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Oakwood Blog

Child Safety Around Dogs

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How many times do we hear about children getting bitten by their own family dogs, it’s getting more and more common, but who is at fault, is it the dog or the child or even the parents?  It’s often a reason owners will contact me at Oakwood Dog Training Centre for advice. I’ve found a great article about ways to keep a child safe around dogs written by Rosie Barclay, here they are: 

Teach Children to speak dog and stay safe

How often do you say “give mummy a kiss hello” or “give granny a kiss before you go to bed”? It’s common practice for children to hug and kiss their loved ones and we teach this from an early age. Children get lots of attention and praise for acting this way so it comes as no surprise that children want and believe they should grab hold of their lovely family pet or someone else’s and give at a good hard squeeze and a big slobbery kiss.

Some dogs seem to cope well with all this extra attention and often solicit such behaviour from us. However, some don’t and our lovely family pet may not enjoy such activities and may move away or give early warning signals that they are finding it all a bit too much.


So how can we tell if our lovely family pet is loving it or not?

Well it’s quite easy really just look at the dog whilst your child is moving in for the squeeze. Does it look as if he if it’s enjoying it? Is he doing that old waggly bottom and open lollopy mouth thing? Or does he move his head away, are his ears suddenly flattened against his head, has he tucked his tail under his body, is he licking his lips, is he starting to yawn and can you see the whites around his eyes? It’s more obvious if he begins to growl or goes to snap but these other more subtle behaviours are just as important as they are saying “please keep away you are worrying me and I don’t like it”.

Why don’t dogs like hugs and kisses?

Well smiling, hugging and kissing each other isn’t really how dogs greet each other normally when they want to find out how the friendly another dog might be. They use other ways such as sniffing each other, checking out how waggly their bodies are and soliciting play bows when their bottoms are sticking up in the air and they bounce around. Some dogs simply aren’t interested in “making friends” and just ignore the other dog completely.
Others may show more intent behaviour when meeting another dog. They may stare at each other, place their jaws over the backs of the others dogs neck and squeeze, they may show each other their teeth, growl, bark and even try to roll each other over and stand over them. This behaviour isn’t to make friends this is let the other dog know that if they were to cause trouble they had better watch out because I am quicker, braver and stronger than you are.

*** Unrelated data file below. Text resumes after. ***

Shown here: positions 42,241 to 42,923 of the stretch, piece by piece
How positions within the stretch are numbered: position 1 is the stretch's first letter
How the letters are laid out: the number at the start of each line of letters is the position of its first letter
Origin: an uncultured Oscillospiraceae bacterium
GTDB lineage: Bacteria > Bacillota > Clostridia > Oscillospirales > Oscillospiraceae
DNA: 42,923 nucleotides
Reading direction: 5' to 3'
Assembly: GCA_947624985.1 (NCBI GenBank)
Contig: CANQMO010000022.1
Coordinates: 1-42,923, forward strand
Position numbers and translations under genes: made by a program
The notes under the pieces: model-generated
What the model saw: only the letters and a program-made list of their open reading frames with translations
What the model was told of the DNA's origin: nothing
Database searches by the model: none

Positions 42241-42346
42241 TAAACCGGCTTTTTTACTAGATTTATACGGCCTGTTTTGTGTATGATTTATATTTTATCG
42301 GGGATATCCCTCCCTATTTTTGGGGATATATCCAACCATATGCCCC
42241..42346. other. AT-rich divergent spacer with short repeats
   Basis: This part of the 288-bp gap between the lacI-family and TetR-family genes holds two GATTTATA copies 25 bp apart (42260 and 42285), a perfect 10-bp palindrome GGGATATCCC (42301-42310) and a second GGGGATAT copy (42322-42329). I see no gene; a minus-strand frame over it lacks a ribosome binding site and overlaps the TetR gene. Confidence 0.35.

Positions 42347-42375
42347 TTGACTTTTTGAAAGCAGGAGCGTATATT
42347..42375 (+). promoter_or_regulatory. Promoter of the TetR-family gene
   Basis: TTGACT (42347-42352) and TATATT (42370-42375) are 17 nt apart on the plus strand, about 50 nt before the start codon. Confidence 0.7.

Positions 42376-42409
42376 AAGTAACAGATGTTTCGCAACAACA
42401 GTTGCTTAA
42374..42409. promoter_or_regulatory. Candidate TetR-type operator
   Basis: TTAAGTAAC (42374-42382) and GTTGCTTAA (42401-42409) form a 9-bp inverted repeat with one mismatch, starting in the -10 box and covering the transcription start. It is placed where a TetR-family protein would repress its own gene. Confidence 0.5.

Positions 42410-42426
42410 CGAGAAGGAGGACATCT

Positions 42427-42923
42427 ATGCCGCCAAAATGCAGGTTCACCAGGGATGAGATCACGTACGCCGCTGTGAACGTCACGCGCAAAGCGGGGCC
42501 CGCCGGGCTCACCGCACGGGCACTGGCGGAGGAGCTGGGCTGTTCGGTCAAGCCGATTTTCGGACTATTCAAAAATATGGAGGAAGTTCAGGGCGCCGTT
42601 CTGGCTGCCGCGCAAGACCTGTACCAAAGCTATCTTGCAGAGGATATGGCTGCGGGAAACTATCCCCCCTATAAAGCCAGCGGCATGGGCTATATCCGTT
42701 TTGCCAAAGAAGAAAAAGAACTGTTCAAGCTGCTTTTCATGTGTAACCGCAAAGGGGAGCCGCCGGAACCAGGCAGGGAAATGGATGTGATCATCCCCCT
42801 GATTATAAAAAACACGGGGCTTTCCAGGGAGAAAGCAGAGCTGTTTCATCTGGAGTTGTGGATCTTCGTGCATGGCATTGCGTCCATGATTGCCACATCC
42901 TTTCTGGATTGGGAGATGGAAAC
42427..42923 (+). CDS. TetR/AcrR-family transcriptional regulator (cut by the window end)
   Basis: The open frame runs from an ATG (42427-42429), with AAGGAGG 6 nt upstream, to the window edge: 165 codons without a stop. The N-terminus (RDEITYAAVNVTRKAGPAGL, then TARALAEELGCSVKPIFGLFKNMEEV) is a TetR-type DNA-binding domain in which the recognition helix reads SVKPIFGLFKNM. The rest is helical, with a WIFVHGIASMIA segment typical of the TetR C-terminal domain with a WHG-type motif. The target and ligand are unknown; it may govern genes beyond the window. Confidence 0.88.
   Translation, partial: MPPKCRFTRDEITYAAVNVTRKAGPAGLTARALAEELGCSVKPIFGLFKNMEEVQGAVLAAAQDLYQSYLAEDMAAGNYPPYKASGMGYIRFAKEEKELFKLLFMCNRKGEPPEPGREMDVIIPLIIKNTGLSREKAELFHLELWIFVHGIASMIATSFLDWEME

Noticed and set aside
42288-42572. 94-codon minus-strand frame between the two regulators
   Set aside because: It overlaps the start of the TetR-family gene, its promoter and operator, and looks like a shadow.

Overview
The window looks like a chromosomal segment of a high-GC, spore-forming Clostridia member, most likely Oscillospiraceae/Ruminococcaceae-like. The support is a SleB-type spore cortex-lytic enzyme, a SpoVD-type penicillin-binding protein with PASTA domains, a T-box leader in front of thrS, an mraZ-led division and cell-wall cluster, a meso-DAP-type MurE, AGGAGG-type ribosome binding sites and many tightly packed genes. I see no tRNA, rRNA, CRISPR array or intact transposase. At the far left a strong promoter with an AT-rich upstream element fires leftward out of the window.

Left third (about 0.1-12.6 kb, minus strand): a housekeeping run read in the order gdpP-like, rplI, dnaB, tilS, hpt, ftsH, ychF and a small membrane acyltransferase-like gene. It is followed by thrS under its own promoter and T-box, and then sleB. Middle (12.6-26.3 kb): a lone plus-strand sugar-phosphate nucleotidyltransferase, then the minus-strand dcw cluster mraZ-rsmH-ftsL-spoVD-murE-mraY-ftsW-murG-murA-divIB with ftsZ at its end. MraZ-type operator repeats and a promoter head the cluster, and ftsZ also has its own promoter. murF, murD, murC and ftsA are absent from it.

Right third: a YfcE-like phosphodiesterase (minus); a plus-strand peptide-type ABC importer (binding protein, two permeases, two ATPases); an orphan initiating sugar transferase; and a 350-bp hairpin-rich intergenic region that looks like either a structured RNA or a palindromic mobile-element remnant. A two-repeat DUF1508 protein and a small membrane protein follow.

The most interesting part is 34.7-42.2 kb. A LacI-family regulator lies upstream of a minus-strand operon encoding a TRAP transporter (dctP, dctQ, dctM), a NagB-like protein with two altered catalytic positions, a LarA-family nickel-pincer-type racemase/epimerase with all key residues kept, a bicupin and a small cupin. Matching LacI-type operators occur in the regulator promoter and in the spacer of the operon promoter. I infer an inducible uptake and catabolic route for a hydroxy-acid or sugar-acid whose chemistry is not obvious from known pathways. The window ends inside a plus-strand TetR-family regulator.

Therefore, it is quite possible that a strange dog may view a small child noisily lunging towards them manically staring with a face full of teeth and grabbing them around the neck as something of a threat and may respond accordingly.
Dogs especially young dogs may also get overly excited, just like children, when there is a lot of running, screaming, rolling over and chasing going on and it may end in tears as dogs do use their mouths and children may get caught up in them. Children also run around on two legs, which are not quite as steady as having four so accidents may happen.

Think about it from your dogs view…

What does a smile mean to a dog? And open mouth showing teeth, surely that’s a growl?

Direct eye contact is a polite gesture in people, it shows you are interested. In dogs is is an aggressive threat so id most likely to create fear or aggression in your dog.

So what can we do to reduce the risks associated around dogs and kids?

We don’t want to frighten the children and we don’t want a bored, poorly exercised dog.
Well you can teach your child to speak dog. The APBC have researched lots of excellent free website resources which are educational and factual and you can view them here.
There are resources for all ages, parents and teachers to help children learn how to speak dog and how to look out for the warning signs that suggest a dog is not happy or afraid. You can begin using these resources at pre-school age and suggest sites that your school may like to use. Our kids will then grow up with a clear understanding of how to stay safe around dogs and our dogs will learn that children are pretty nice to have around to.


How we can help?

If you are struggling with managing your dogs and children and their relationship, contact us at Oakwood Dog Training Centre for advice and guidance.


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